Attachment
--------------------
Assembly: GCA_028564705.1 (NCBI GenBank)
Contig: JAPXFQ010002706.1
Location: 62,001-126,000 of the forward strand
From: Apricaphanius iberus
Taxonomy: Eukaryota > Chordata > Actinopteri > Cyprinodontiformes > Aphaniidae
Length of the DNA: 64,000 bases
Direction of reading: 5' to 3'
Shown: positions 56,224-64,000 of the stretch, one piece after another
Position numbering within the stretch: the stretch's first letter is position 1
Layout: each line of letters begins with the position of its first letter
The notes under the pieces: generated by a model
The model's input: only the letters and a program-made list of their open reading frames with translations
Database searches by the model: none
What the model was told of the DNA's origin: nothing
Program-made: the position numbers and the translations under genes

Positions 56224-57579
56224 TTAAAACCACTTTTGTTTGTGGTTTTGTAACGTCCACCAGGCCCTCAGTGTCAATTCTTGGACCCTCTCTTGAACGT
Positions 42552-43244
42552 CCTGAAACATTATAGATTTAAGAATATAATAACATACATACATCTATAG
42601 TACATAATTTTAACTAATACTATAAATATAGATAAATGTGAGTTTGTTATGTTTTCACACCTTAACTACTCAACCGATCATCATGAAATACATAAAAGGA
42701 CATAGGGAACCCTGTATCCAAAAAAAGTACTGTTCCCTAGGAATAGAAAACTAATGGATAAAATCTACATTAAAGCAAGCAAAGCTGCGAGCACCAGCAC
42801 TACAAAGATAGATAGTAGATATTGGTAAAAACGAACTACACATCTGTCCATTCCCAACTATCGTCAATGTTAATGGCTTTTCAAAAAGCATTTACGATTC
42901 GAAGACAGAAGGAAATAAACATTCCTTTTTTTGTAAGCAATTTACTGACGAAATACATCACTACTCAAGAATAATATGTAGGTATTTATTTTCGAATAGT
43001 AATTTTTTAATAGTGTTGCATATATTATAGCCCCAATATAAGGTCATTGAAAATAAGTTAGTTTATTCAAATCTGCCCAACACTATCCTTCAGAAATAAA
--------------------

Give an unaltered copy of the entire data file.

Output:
Assembly: GCA_028564705.1 (NCBI GenBank)
Contig: JAPXFQ010002706.1
Location: 62,001-126,000 of the forward strand
From: Apricaphanius iberus
Taxonomy: Eukaryota > Chordata > Actinopteri > Cyprinodontiformes > Aphaniidae
Length of the DNA: 64,000 bases
Direction of reading: 5' to 3'
Shown: positions 56,224-64,000 of the stretch, one piece after another
Position numbering within the stretch: the stretch's first letter is position 1
Layout: each line of letters begins with the position of its first letter
The notes under the pieces: generated by a model
The model's input: only the letters and a program-made list of their open reading frames with translations
Database searches by the model: none
What the model was told of the DNA's origin: nothing
Program-made: the position numbers and the translations under genes

Positions 56224-57579
56224 TTAAAACCACTTTTGTTTGTGGTTTTGTAACGTCCACCAGGCCCTCAGTGTCAATTCTTGGACCCTCTCTTGAACGT
Positions 42552-43244
42552 CCTGAAACATTATAGATTTAAGAATATAATAACATACATACATCTATAG
42601 TACATAATTTTAACTAATACTATAAATATAGATAAATGTGAGTTTGTTATGTTTTCACACCTTAACTACTCAACCGATCATCATGAAATACATAAAAGGA
42701 CATAGGGAACCCTGTATCCAAAAAAAGTACTGTTCCCTAGGAATAGAAAACTAATGGATAAAATCTACATTAAAGCAAGCAAAGCTGCGAGCACCAGCAC
42801 TACAAAGATAGATAGTAGATATTGGTAAAAACGAACTACACATCTGTCCATTCCCAACTATCGTCAATGTTAATGGCTTTTCAAAAAGCATTTACGATTC
42901 GAAGACAGAAGGAAATAAACATTCCTTTTTTTGTAAGCAATTTACTGACGAAATACATCACTACTCAAGAATAATATGTAGGTATTTATTTTCGAATAGT
43001 AATTTTTTAATAGTGTTGCATATATTATAGCCCCAATATAAGGTCATTGAAAATAAGTTAGTTTATTCAAATCTGCCCAACACTATCCTTCAGAAATAAA